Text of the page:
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New Studies Show Impact of Racism on Recent Surge of Gun Purchases

July 22, 2020

Amid a historic surge in gun sales, the Washington Post reported on two new studies from the Brookings Institute and University of California, Davis analyzing the daily firearm purchases from January 2020 to June 2020 to understand the impact of coronavirus and police violence protests on firearm sales. 

The Brookings researchers found that firearm purchases in June 2020 coincided with peaks in Google searches for racial epithets and that firearm purchases have been higher in states where these searches are more common. Researchers measured levels of racial animus using data on Google searches for the n-word — a method previously used in a 2015 study. The 2015 study noted that everyone searching the n-word is not motivated by racism, and that not all racists search for that word, but that “aggregated over several years and several million searches, the data give a pretty good approximation of where a particular type of racist attitude is the strongest.”

Additionally, the UC Davis researchers concluded that the surge of gun buying might also have led to an increase in gun injuries and deaths. While their analysis “cannot prove causality, particularly at a time of massive social upheaval in a country dealing with an unprecedented public health crisis as well as a nationwide protest movement,” but could be used as a marker given their attention to many confounding factors and similar results to other studies on surges of firearm purchases.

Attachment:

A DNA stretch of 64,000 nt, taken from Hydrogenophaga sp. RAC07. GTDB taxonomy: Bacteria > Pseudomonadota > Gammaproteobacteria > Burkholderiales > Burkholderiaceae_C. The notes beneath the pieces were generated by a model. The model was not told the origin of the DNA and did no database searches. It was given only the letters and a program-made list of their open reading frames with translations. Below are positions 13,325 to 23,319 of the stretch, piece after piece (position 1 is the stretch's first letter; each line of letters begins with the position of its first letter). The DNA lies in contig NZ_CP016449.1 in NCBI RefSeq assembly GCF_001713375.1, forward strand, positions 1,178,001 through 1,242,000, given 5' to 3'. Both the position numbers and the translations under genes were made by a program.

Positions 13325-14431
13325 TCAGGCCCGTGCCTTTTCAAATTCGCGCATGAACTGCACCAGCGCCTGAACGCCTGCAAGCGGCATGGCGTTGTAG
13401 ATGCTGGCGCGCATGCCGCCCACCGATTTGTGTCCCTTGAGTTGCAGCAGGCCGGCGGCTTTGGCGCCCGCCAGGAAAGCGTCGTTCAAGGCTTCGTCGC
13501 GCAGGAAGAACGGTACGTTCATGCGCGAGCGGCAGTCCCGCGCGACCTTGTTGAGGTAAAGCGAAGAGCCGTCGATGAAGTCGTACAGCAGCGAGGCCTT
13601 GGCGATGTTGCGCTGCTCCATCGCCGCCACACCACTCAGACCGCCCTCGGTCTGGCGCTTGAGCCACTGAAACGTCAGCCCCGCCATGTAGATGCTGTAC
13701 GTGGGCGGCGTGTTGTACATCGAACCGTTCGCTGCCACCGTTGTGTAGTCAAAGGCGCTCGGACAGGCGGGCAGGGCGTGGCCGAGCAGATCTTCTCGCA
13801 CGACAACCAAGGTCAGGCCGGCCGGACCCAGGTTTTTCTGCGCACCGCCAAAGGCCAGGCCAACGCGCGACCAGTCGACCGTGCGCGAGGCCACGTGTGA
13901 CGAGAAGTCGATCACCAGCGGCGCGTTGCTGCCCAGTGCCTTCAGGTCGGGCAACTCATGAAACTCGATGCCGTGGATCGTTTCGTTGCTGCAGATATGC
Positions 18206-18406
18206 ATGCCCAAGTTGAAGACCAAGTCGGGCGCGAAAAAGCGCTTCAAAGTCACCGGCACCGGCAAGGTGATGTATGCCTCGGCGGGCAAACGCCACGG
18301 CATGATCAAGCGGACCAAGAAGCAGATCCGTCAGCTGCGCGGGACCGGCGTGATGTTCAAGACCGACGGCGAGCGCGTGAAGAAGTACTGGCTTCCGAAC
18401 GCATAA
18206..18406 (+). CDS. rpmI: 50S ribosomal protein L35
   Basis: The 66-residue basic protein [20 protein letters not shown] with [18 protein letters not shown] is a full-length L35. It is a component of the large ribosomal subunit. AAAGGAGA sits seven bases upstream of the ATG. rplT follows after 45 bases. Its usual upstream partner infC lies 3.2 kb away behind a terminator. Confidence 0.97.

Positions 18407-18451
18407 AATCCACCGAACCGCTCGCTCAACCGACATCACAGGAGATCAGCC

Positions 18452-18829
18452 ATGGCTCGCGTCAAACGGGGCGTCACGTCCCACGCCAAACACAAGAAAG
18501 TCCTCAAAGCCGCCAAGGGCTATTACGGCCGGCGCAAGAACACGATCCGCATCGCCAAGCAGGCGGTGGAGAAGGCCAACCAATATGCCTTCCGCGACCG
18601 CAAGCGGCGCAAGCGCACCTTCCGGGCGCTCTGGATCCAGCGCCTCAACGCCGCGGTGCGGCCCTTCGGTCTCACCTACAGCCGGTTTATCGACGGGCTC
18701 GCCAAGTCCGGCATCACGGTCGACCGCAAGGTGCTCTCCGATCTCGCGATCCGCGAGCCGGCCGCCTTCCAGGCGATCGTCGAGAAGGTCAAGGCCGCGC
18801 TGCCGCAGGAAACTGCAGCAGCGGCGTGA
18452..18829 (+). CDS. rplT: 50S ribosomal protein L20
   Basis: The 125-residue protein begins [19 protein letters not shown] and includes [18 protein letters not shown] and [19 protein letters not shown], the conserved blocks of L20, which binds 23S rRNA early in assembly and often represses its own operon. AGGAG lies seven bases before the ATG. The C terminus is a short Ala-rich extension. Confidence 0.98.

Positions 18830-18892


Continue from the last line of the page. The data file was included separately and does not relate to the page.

Taken together, the two studies suggest a “bleak picture of the United States in 2020.” According to the Washington Post, the research notes that “at least some of the spike in gun purchases is driven by racist beliefs and attitudes among white Americans,” and that every gun purchased by a new gun owner may be a step toward more gun violence —despite their motivations.

More findings from the studies:

  • Researchers found that the June increase in firearm sales coincided with an increase in racial animus. Beginning in late May, Google searches for racial epithets increased. The peak was on Juneteenth — which had more than twice the number of searches as previous months. States that were more likely to search for racial epithets had, on average, higher firearm sales in June 2020.
  • Background checks for firearm sales stabilized in April and May near the previous 2020 average (~92,000 per day), and did not immediately spike following the police killing of George Floyd on May 25, 2020.
  • On June 1, the day of the Lafayette Square protest in Washington D.C., gun sales spiked again, exceeding 140,000. The single day counts did not reach the high of March, but stayed above 120,000 for most of the month.
  • An Everytown analysis of data from the FBI’s National Instant Criminal Background Check System (NICS) estimates that an additional 2.6 million firearms were sold from March through May 2020 compared to 2019. June 2020 sales alone were 49% higher than June 2019, with nearly 1.4 million additional firearms sales. The spike is similar in volume to the spike in gun purchases observed following the 2012 Sandy Hook school shooting.

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